Federal Member for Gippsland Darren Chester says customers at restaurants and fish and chip shops would know exactly where their seafood came from, if proposed changes to country of origin labelling laws were adopted.
Currently, the food services sector is exempt from displaying the origin of seafood on menus.
A Senate Standing Committee on Rural and Regional Affairs and Transport handed down a recommendation last month calling for that exemption to be removed, subject to a transition period of up to 12 months.
Mr Chester said country of origin labelling would support the Lakes Entrance commercial fishing industry, which competed against cheaper imported seafood from places like Vietnam and Indonesia.
“Many of us would expect the seafood on our menus to be caught locally, however there is currently no way of distinguishing the Australian product from the imports,” Mr Chester said.
“The Senate committee found that in some cases, people are willing to pay slightly more for their seafood if they know the catch is from Australian waters.
“This suggests that if the country of origin labelling changes were implemented, there would be an incentive for restaurants and food outlets to promote fish caught locally by Lakes Entrance commercial fishermen.”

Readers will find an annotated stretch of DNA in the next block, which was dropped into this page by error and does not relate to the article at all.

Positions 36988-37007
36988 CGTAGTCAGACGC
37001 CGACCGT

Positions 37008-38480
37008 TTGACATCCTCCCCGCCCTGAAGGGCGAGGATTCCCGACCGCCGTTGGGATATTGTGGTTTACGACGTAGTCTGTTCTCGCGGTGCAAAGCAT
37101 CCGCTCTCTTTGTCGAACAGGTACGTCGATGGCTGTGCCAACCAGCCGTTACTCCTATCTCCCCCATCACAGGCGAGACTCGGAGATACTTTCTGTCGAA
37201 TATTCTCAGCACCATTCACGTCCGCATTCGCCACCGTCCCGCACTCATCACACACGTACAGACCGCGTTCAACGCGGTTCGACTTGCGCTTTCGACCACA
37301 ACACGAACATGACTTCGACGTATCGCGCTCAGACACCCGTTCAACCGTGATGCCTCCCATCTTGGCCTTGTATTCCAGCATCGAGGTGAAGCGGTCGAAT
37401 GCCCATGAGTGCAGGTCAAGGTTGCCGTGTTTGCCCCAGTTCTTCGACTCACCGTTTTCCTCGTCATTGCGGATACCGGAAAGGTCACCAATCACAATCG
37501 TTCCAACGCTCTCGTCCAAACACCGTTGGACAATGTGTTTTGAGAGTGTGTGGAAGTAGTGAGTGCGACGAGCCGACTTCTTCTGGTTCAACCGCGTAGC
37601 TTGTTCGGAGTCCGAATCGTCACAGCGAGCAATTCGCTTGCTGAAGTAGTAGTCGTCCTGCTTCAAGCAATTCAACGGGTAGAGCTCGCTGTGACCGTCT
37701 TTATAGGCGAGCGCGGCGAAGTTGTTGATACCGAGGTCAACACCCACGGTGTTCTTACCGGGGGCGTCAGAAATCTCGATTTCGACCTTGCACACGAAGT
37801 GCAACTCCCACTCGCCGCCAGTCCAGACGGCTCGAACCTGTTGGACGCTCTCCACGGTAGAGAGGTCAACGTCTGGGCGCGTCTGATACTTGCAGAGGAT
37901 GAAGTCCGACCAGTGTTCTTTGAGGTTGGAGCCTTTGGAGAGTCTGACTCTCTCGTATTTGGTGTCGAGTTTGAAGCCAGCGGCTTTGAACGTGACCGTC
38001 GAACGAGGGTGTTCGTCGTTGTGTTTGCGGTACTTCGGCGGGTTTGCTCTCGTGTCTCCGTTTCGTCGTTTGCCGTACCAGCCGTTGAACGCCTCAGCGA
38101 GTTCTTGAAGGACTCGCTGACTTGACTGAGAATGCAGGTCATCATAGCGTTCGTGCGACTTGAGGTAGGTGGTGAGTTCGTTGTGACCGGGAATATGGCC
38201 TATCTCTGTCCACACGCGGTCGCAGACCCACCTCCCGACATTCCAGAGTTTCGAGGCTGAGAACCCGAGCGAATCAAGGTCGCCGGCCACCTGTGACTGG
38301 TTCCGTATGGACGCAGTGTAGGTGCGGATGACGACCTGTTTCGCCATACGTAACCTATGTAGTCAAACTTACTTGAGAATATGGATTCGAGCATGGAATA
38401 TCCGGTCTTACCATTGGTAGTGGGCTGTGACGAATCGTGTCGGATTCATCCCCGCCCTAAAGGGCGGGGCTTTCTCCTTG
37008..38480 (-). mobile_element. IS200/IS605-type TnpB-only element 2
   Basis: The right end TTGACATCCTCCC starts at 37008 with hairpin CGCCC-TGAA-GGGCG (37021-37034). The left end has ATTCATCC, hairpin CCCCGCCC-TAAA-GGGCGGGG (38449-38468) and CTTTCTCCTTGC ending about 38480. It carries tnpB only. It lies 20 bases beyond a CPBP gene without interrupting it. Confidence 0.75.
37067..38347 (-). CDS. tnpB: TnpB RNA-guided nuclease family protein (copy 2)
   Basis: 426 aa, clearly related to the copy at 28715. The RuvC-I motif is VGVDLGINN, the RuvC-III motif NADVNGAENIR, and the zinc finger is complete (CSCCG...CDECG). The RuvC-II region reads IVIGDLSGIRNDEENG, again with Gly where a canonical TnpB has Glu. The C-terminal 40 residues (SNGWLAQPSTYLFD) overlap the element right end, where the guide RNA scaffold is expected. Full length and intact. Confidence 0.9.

Mr Chester said country of origin labelling information was already available to food services outlets.
“The information about where the seafood comes from is already supplied to the restaurant backdoor. We want to see this information passed on to the menu,” Mr Chester said.
Mr Chester said the Senate committee report followed a similar recommendation in October by a House of Representatives committee on country of origin labelling.
Both committee findings showed the seafood industry warranted extra focus.
“More than 70 per cent of Australian seafood is imported, which means our locally-caught seafood doesn’t face the same challenges as other local proteins such as lamb and beef,” Mr Chester said.
“This is why the seafood industry demands special attention to protect the sustainability of our domestic industry.”
Mr Chester he would continue to support the Lakes Entrance fishing industry and lobby his colleagues for the implementation of country of origin labelling.